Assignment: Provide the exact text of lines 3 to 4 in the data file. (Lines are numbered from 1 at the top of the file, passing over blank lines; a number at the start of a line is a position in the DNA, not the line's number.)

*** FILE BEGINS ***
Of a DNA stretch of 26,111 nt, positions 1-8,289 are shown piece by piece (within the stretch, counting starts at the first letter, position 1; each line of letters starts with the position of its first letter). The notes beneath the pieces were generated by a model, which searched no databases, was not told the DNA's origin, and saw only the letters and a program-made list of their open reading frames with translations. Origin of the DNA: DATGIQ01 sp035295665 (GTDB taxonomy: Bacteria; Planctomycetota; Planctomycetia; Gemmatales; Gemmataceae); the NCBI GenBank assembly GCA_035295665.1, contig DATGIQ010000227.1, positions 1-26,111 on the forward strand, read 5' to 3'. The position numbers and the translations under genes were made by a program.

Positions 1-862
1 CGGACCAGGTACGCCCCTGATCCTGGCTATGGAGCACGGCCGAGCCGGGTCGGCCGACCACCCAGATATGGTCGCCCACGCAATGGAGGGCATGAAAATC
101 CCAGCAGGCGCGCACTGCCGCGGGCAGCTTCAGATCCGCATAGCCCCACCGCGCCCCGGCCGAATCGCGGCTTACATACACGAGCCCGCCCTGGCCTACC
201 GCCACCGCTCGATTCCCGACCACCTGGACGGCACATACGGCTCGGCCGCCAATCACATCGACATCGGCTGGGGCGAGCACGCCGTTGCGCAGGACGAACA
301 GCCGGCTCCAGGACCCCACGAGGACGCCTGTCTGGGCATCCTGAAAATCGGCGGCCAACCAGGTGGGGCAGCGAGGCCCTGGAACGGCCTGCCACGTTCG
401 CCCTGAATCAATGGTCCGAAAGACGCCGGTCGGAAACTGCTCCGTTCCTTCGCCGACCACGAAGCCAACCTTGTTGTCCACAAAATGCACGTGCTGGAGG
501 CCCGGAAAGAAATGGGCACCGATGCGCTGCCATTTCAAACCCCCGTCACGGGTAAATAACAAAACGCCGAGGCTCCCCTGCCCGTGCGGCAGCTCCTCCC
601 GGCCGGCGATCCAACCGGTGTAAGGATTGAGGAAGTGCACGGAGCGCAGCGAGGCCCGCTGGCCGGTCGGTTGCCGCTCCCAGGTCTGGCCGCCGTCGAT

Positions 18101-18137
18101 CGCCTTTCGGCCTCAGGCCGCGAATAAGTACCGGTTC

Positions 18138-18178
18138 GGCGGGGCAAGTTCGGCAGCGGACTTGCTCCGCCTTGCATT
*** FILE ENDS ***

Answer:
1 CGGACCAGGTACGCCCCTGATCCTGGCTATGGAGCACGGCCGAGCCGGGTCGGCCGACCACCCAGATATGGTCGCCCACGCAATGGAGGGCATGAAAATC
101 CCAGCAGGCGCGCACTGCCGCGGGCAGCTTCAGATCCGCATAGCCCCACCGCGCCCCGGCCGAATCGCGGCTTACATACACGAGCCCGCCCTGGCCTACC